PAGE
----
Alpine sunflower -- The largest flower on the tundra, with blooms up to 4 inches across, this member of the sunflower family grows only in the Rocky Mountains. The plant's roots store solar energy for 10 summers or more before blooming once, and then it dies. For protection from the harsh climate, it grows tiny hairs, which have given it another common name, Old Man of the Mountain.
Colorado columbine -- Also called "blue columbine," this is the Colorado state flower. A member of the buttercup family, columbine come in a variety of intricate shapes and colors, and nine species of columbine are found in Colorado. The Colorado columbine is among the prettiest. Its flowers are 2 to 3 inches across, with five light-blue or white petals surrounded by five blue or purple petal-like sepals, or spurs. They bloom from July through August and are found in the montane and subalpine zones. Look for its rare relative, the dwarf blue columbine, along the Twin Sisters Peak Trail.
Elephant heads -- Found in wet areas at most elevations, elephant heads have stems up to 2 feet tall that sprout dozens of what look like little pink elephant heads -- complete with floppy ears and a half-inch-long curling trunk. A good place to see these flowers, also called "elephantella" and "little red elephants," is on the Big Meadows Trail in the western section of the park.
Fairy slipper -- Also known as the "calypso" or "calypso orchid," it is found in the montane and subalpine zones and is often seen among lodgepole pines in the Wild Basin section of the park. It has delicate lavender-pink flowers and is one of the earliest plants to bloom. The name calypso comes from the sea nymph in Homer's Odyssey.
Fireweed -- Among the first flowering plants to appear after a fire, fireweed produces bright-pink flowers with four petals each. A member of the evening primrose family, it grows in the montane and subalpine zones, and it can be seen along the Grand Ditch and Ouzel Falls trails.
Moss campion -- Also called "moss pink" for its delicate pink flowers, these plants hug the ground in moist areas in the park's alpine tundra, and they are sometimes found blooming in the protective environment of rock crevices.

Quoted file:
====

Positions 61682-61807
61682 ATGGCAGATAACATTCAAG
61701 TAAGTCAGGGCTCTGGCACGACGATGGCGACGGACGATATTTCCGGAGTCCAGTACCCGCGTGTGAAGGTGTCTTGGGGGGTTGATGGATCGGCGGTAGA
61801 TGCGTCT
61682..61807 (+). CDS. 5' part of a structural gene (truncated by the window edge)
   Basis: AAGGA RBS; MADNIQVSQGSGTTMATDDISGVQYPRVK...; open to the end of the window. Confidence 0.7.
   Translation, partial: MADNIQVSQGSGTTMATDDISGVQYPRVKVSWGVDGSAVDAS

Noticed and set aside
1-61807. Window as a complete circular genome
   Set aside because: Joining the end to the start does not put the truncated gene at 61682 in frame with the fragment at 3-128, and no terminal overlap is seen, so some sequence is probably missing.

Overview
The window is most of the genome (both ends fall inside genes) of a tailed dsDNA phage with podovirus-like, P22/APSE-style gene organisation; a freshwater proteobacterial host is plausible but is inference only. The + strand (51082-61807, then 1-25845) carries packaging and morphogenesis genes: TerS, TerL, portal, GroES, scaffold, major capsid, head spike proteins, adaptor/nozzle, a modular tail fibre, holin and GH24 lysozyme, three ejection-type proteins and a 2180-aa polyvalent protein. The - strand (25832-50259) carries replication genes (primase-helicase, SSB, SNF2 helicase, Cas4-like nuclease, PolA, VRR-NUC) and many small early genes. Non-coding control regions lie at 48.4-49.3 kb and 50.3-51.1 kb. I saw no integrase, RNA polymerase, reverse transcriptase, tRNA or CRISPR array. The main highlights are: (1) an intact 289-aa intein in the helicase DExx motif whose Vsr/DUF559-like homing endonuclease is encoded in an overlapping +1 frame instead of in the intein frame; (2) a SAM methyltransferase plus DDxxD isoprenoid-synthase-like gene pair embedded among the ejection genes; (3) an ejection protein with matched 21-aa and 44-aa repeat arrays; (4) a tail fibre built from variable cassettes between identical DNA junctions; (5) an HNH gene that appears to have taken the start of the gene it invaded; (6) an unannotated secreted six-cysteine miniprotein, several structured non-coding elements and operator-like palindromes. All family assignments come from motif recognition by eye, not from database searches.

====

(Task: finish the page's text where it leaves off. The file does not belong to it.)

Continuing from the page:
Mountain harebells -- Found in the montane and subalpine zones, mountain harebells are also known as "bluebells" and "bluebells of Scotland." They produce bell-shaped blue-violet flowers up to an inch long, and are usually seen in meadows or along rocky slopes. In Scotland, these plants are also called "witches' thimble," and it is believed the name harebell comes from the legend that witches could turn themselves into hares. A good spot to see them is on the hike along the shore of The Loch.
Parry's primrose -- Attractive deep-pink flowers growing in clusters announce the presence of Parry's primrose in most areas of the subalpine and alpine zones. Watch for them along the East Inlet Trail to Lone Pine Lake and along Timber Lake Trail.
Shooting star -- This member of the primrose family grows in the wetter sections of the montane and subalpine regions of the park. It has narrow purple flowers that grow up to an inch long, often with yellow at the base.
Silvery lupine -- You'll see the purple flowers of the silvery lupine, a member of the pea family, in both the montane and the subalpine areas, often in forests of lodgepole pine.
Sky pilot -- Named for where it grows -- reaching toward the sky in the high mountains -- the sky pilot's small five-petal purple or blue-violet flowers are found in the meadows of the alpine tundra and subalpine zones. A member of the phlox family, it has an unpleasant skunklike odor, and tiny hairs on its leaves and stem help reduce moisture loss and protect it from the harsh climate.
Snow buttercup -- A resident of the park's alpine tundra, these impatient plants are often seen pushing their small, bright-yellow blossoms up through the snow in spring.
Yarrow -- Found at practically all elevations in the park, yarrow have clusters of small white flowers. A good place to see them is along the Coyote Valley Nature Trail in Kawuneeche Valley.
Shrubs & Such
Lichen -- These small, crusty plants -- actually an algae and fungus growing together -- are seen on rocks, where they produce a mild acid that helps disintegrate the rock's surface, turning it to soil where other plants can sometimes get a foothold. Lichens come in a variety of colors. Along the Bear Lake Nature Trail, watch for bright-orange lichen, created from nitrates either in the rock or deposited on the lichen by bird and mammal droppings.
Sagebrush -- Covering much of the American West, sagebrush is found at the lower elevations at Rocky. A shrub that normally grows in alkaline soil in arid areas, it can reach several feet tall if it gets sufficient water. Browse for deer, elk, and other animals, sagebrush has a fresh, pungent scent -- strongest when it's wet -- that is similar to that of the spice sage. It has tiny gray-green leaves and sprouts small white flowers in the fall. The variety in the park is called "big sagebrush."
Note: This information was accurate when it was published, but can change without notice. Please be sure to confirm all rates and details directly with the companies in question before planning your trip.